Reviewed by: Julia Webster
|Featuring:||Jason Statham … Luke Wright
Chris Sarandon … Mayor Tremello
James Hong … Han Jiao
Anson Mount … Alex Rosen
Robert John Burke … Captain Wolf
Reggie Lee … Quan Chang
Catherine Chan … Mei
“She has the code. He is the key.”
I admit it; I’m a big Jason Statham fan. Since his first role in Guy Ritchie’s “Lock, Stock, and Two Smoking Barrels,” I’ve been drawn to Statham’s muscular, eye-squinting, no-nonsense style. Perhaps that colored my impression of his latest outing: “Safe,” but I found the movie engrossing and action-packed, with a storyline that is believable, for this film genre.
Like his roles in “The Transporter” series, Statham is again cast as the bad-guy hero, helping a young girl escape the clutches of the Chinese mafia in New York City. The girl, Mei (played with precocious style by Catherine Chan), is a brilliant child with a photographic memory. She is being held captive for her numerical abilities, which are being used by a group of Chinese mafia (led by veteran actor James Hong) to extort the profits earned by various businesses operating within Chinatown.
Luke Wright (Statham) is an ex-cop, whose failed attempt at throwing a boxing match for a group of Russian gangsters has resulted in the severe injury of one of his opponents. Following punishment and threats by the Russians, Luke finds himself alone and broke.
Meanwhile, Mei is taken from the Chinese by the same group of Russians, who are attempting to claim a piece of the Chinese gang’s illegal operations by using information Mei has memorized.
Mei manages to escape the Russians and, as she flees, she encounters Luke in a public transit station. Luke, at that moment planning to jump in front of a train, locks eyes with Mei and, seeing her plight, abandons his thoughts of suicide. Feeling the sight of Mei has saved his life, he decides to help her escape from her captors.
Throw into the story some crooked cops and a crooked mayor (aptly portrayed by Chris Sarandon) and the pair finds themselves pursued for the same piece of information by three different sets of gangsters. As they run, Mei cannot tell if she can trust Luke any more than she could the cruel Chinese.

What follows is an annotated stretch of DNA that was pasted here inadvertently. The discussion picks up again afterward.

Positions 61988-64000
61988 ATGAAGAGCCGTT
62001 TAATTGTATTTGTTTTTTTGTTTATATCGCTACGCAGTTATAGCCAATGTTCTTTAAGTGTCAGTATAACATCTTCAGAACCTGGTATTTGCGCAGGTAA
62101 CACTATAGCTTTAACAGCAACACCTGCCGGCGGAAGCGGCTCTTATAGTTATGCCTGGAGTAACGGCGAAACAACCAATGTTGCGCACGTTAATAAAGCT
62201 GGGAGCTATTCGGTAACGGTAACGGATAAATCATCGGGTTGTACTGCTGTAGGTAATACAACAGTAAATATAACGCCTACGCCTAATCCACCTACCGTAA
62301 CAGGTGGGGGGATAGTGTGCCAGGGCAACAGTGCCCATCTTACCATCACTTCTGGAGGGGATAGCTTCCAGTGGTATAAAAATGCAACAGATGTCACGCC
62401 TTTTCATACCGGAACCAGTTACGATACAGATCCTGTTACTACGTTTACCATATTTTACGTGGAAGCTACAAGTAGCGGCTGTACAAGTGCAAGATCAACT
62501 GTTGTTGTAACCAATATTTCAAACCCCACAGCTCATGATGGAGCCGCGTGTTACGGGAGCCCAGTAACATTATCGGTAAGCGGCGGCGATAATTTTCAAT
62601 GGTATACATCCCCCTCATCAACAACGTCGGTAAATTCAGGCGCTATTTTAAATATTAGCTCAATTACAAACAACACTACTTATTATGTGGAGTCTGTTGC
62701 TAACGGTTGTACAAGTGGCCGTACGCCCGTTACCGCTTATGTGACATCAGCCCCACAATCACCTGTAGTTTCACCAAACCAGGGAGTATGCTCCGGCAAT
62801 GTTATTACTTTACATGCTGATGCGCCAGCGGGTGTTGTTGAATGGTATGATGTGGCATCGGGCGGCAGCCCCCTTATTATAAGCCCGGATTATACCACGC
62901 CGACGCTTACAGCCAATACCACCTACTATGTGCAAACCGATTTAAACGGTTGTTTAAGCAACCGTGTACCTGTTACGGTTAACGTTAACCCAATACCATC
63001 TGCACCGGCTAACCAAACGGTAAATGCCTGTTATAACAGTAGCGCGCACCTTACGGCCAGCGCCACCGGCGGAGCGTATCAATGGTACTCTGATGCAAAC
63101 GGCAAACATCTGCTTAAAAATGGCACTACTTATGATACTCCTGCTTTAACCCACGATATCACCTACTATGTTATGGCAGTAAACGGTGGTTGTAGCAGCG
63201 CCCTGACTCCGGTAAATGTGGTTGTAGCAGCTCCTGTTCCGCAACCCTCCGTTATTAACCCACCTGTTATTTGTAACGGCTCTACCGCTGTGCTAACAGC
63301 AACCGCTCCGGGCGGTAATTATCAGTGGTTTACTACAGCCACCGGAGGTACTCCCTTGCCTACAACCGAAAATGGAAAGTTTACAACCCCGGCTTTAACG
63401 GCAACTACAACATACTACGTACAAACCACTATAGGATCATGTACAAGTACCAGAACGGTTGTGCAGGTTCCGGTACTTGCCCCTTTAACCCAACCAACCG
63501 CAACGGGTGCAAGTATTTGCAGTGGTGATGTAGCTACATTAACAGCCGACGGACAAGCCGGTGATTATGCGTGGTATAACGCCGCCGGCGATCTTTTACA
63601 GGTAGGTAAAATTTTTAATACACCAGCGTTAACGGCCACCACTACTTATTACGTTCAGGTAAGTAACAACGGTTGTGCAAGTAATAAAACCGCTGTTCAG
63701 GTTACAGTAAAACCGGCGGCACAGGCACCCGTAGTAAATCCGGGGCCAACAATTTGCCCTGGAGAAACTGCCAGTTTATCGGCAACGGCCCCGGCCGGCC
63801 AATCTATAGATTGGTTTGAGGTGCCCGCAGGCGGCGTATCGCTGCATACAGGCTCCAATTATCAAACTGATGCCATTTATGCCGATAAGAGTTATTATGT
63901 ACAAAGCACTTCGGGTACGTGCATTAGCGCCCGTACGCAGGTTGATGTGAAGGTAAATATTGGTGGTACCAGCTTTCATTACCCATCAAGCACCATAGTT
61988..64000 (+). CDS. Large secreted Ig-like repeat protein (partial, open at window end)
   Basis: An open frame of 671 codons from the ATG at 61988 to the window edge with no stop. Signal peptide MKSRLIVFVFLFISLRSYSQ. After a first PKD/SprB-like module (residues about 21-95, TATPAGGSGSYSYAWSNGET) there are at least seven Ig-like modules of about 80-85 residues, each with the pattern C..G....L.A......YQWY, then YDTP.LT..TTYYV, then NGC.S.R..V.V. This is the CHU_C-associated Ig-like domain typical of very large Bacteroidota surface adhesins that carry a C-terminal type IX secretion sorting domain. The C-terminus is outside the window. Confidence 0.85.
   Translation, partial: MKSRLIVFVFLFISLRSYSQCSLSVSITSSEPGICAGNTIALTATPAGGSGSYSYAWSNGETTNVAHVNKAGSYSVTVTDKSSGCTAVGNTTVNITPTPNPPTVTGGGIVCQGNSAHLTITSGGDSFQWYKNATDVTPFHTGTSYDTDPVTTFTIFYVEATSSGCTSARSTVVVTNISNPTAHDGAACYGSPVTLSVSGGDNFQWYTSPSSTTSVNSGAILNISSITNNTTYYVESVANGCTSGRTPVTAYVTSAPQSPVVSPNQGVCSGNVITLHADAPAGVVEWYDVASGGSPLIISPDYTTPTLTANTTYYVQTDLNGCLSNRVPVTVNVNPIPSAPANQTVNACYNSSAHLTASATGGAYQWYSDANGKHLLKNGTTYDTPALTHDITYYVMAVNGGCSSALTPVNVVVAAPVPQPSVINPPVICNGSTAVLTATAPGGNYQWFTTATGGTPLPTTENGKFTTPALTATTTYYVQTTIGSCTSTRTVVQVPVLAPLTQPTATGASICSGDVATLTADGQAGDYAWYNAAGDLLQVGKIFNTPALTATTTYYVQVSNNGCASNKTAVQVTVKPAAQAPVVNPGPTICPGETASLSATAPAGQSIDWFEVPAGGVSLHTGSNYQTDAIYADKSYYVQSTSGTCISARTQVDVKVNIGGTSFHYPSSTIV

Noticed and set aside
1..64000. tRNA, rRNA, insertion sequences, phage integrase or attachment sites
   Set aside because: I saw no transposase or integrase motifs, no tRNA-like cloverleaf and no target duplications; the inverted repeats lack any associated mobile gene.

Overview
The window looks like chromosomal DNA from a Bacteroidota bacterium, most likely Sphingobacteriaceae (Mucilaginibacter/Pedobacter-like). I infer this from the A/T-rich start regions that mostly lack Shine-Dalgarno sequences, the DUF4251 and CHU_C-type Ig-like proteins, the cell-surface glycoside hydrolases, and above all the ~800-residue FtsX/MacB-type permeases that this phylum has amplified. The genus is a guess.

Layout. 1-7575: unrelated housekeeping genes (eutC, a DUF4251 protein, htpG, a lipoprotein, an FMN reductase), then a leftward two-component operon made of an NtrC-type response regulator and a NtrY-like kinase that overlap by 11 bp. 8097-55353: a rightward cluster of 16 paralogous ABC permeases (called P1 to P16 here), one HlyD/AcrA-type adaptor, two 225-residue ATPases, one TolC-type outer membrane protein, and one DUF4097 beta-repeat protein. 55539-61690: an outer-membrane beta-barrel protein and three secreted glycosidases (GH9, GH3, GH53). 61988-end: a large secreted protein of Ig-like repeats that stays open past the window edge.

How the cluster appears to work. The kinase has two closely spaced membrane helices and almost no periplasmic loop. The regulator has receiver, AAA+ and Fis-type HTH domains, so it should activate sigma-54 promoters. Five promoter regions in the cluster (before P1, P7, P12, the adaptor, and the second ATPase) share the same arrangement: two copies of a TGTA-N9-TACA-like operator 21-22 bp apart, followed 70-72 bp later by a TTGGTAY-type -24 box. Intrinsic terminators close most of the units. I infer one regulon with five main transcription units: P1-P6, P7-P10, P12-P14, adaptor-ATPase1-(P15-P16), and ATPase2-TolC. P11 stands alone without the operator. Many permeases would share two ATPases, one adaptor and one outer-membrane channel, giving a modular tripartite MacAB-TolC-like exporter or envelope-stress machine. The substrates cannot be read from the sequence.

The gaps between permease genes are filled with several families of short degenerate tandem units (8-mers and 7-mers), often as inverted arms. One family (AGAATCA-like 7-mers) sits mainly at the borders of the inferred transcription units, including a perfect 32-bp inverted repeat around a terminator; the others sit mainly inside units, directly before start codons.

Finally, though, Mei begins to feel safe with Luke, knowing he has saved her. When she asks his reasons for protecting her, Luke tells her she has also saved him. (Though within the story finding salvation by another person is possible, salvation belongs only to God, who sits on His throne in heaven—Revelation 7:10).
Director Boaz Yakin (“Prince of Persia” and “Remember the Titans”) manages to capture Luke’s gritty heroism and Mei’s street smarts and precociousness. The score, written by Mark Mothersbaugh, helps to create tension and excitement for the action sequences. At other times, the music tugs at the heart strings as Luke and Mei’s relationship grows.
Like all action films, “Safe” is filled with non-stop violence, lots of graphic shooting and other killings, harrowing chases, crashing cars, breaking glass, and tons of profanity.
Despite these drawbacks, I would recommend “Safe” to those who enjoy action films and aren’t bothered by the bad language and violence they contain. Certainly young children should not see this film for these same reasons, but most especially because the cruel threats made to Mei by the gangsters are graphic and frightening.
Violence: Heavy to Extreme / Profanity: Heavy to Extreme—“G-damn” (4), “For Christ’s sakes,” “Jesus,” “Jesus Christ,” f-words (13), s-words (11), “hell,” (9), *ss (7), SOB (5), d*mn (2), “d*cks” and “d*ck-heads” (2) / Sex/Nudity: Moderate—scene with hookers
See list of Relevant Issues—questions-and-answers.